THE Unites States approaches the last decade of the 20th century as much in need of perestroika as the Soviet Union. And nowhere is this shown more clearly than in the federal budget at the beginning of fiscal year 1990. The budget has become the subject of so many arcane calculations and irrelevant arguments that we tend to lose sight of the reason we have a budget in the first place: allocation of scarce resources. We measure resources in dollars, but what the budget is really about is people (many of them with scarce skills and talents) and materials (many of them also scarce). The budget simply states the dollar cost of people and materials.
When the budget is examined from this perspective, its most striking feature is what little relationship it bears to national needs and therefore the gross waste of resources it represents. This reflects distorted national priorities, indicating that not only the budget, but the direction the country is going in, is out of whack.
The principal reason for US budget woes is the failure to relate the defense budget to national security. The revolution which is shaking the communist world clearly changes these needs in fundamental and radical ways, but one would never know it from listening to the debates in Congress about which weapons systems to buy. The defense budget is driven at least as much by pork-barrel politics - how many jobs defense spending generates in various congressional districts - as by strategic planning.
Although foreign aid is not nearly as large as defense, it is another glaring example of misplaced priorities, especially in view of the new situation in Eastern Europe. Foreign aid was started more than 40 years ago as a program designed to help other countries become self-supporting. This goal has long since gone by the boards, and the program has become one of supporting friendly governments. It runs on the inertia generated by a self-perpetuating bureaucracy more than on rational planning and assessment of the national interest.
In the meantime, consider the needs that are going unmet - the drugs effort, education, the environment, transportation, infrastructure (highways, railroads, air traffic), and the opportunities for creative leadership in Eastern Europe.
Reordering the defense and foreign aid programs is more complicated than simply moving numbers around in the budget. It would, in fact, meet enormous political resistance, and this is one reason so few talk seriously about it.
The purpose of the defense program is not to provide jobs. But the people who have defense-related jobs, and their representatives in Congress, feel strongly about them and will defend them tenaciously. The foreign aid program has no sense of direction, but an attempt to propel it one way or another would adversely affect a large constituency - bureaucrats, government contractors, foreign governments, and their friends in the US.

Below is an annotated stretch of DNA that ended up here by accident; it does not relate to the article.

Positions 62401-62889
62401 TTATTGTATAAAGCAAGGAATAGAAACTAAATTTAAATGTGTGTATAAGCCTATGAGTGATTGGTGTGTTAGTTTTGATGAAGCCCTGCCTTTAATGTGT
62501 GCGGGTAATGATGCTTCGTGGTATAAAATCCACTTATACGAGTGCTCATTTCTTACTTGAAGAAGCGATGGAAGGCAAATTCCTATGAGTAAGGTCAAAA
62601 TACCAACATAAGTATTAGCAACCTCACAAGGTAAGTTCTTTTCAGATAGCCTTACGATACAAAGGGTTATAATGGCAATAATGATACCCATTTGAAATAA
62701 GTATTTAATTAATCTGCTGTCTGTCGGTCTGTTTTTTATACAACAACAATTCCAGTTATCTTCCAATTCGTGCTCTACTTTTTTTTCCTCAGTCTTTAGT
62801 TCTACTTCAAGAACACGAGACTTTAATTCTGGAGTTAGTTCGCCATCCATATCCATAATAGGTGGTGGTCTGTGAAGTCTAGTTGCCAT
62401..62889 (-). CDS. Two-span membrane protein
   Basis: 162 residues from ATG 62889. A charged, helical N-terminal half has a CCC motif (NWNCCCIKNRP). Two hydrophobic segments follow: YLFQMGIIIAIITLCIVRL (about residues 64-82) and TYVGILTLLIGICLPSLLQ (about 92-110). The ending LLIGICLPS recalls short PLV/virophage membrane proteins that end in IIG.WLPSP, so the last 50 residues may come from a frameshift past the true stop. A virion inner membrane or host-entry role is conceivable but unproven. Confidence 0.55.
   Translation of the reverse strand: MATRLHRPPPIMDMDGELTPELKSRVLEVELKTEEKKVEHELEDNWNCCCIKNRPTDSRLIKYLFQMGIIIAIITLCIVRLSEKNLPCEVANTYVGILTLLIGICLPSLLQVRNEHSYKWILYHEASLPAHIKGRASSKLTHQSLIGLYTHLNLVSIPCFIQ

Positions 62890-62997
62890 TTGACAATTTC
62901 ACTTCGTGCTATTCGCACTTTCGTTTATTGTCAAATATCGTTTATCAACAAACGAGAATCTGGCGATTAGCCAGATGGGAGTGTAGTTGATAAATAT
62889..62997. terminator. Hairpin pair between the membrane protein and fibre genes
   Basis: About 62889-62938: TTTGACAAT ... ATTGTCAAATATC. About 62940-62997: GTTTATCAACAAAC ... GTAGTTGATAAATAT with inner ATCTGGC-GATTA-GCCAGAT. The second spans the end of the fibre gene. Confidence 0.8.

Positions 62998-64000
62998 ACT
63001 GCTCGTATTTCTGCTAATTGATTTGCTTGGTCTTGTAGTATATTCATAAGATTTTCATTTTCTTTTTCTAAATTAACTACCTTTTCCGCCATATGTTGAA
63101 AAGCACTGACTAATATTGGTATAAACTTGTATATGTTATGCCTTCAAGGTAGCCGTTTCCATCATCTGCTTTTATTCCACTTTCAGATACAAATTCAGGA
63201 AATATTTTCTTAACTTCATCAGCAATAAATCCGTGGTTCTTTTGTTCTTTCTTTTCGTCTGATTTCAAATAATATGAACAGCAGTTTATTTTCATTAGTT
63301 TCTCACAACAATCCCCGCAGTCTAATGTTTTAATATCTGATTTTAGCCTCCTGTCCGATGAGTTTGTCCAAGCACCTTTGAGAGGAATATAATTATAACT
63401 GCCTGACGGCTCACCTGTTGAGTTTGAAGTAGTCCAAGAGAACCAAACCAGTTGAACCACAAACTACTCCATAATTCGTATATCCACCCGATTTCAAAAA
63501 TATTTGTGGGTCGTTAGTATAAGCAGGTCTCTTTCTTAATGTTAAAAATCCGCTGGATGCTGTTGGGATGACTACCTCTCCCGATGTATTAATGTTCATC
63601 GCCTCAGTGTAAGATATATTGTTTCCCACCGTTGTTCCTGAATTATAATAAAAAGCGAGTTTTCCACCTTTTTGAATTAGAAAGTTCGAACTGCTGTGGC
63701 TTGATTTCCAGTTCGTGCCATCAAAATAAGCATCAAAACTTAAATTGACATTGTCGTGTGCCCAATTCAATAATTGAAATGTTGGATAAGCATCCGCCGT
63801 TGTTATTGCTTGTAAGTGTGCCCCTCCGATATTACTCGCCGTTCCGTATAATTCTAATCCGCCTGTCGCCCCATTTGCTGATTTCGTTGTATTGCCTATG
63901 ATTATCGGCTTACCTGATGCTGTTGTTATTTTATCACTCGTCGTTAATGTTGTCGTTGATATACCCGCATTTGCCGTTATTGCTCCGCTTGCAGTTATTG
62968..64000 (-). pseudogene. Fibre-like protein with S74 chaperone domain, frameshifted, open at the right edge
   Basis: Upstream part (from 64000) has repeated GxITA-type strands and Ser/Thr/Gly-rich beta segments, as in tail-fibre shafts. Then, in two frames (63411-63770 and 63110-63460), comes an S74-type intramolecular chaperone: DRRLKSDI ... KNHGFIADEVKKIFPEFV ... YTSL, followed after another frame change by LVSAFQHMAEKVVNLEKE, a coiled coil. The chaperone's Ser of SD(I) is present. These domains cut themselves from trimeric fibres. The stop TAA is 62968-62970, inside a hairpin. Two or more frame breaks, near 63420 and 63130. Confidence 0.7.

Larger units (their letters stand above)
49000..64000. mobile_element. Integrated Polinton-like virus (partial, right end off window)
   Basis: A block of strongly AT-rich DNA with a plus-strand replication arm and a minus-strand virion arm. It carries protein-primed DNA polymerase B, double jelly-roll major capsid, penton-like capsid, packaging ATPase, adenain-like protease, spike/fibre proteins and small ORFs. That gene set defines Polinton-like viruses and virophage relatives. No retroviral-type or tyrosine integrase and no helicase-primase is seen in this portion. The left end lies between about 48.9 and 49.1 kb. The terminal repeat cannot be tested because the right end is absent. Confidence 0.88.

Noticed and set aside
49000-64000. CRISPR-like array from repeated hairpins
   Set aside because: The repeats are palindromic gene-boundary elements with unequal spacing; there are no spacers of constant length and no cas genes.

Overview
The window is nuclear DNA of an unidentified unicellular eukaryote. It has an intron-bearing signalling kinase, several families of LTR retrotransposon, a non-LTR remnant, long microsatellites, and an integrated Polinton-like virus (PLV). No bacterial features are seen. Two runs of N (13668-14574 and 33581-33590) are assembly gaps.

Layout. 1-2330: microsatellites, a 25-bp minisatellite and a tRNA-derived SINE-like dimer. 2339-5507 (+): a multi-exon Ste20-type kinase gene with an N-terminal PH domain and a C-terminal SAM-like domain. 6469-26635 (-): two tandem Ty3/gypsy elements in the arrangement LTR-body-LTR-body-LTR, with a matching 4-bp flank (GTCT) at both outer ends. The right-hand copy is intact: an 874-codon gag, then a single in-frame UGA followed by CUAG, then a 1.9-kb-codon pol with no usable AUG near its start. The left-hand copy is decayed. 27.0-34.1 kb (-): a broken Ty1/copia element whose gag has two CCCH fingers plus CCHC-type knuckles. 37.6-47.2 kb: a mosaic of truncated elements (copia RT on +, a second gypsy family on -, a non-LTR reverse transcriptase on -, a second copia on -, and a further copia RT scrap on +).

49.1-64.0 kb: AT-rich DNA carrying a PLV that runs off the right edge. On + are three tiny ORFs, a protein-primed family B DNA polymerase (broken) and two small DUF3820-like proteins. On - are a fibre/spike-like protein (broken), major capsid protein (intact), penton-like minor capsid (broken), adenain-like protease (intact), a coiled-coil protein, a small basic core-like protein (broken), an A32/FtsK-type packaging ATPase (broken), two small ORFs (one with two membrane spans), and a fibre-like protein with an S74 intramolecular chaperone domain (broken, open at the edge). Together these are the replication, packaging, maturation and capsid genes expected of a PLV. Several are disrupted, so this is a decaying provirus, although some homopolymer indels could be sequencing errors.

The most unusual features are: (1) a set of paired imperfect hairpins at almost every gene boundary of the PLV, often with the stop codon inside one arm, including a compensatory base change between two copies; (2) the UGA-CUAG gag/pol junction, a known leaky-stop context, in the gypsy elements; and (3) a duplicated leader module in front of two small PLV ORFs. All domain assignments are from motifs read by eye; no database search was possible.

The debate about the budget ought not to be about dollars; it ought to be about how to shift resources from old, outmoded purposes to new, more urgent ones. The debate should be about perestroika, or restructuring, in its most basic and fundamental sense. And we need to get on with it.
It is not easy to redirect a country's priorities. A great many people will resist for what seem to them good reasons. As Gorbachev has learned, and as is apparent in any US congressional hearing on appropriations, people acquire vested interests in what they do and how they do it. Manpower skills are adaptable and transferable, but change cannot be made overnight and the process will inevitably cause some friction and hardship.
Spending constraints make budget decisions a complicated exercise. In an ideal world, this would be as it should be. But in the political milieu of Capitol Hill, the choices are likely to be fudged, resulting in something for everything and not enough for anything. Though the US can usually get by with that, it might not be good enough in times of drastic change - such as present times call for.
American perestroika would be difficult in the best of circumstances. Budget rigidity makes it even more difficult. That may be the worst legacy of Ronald Reagan. It may, as a matter of fact, be the way in which the Reagan revolution will survive longer than it would otherwise. How ironic that the great enemy of government spending would have prolonged his reforms and initiatives by increasing the deficit.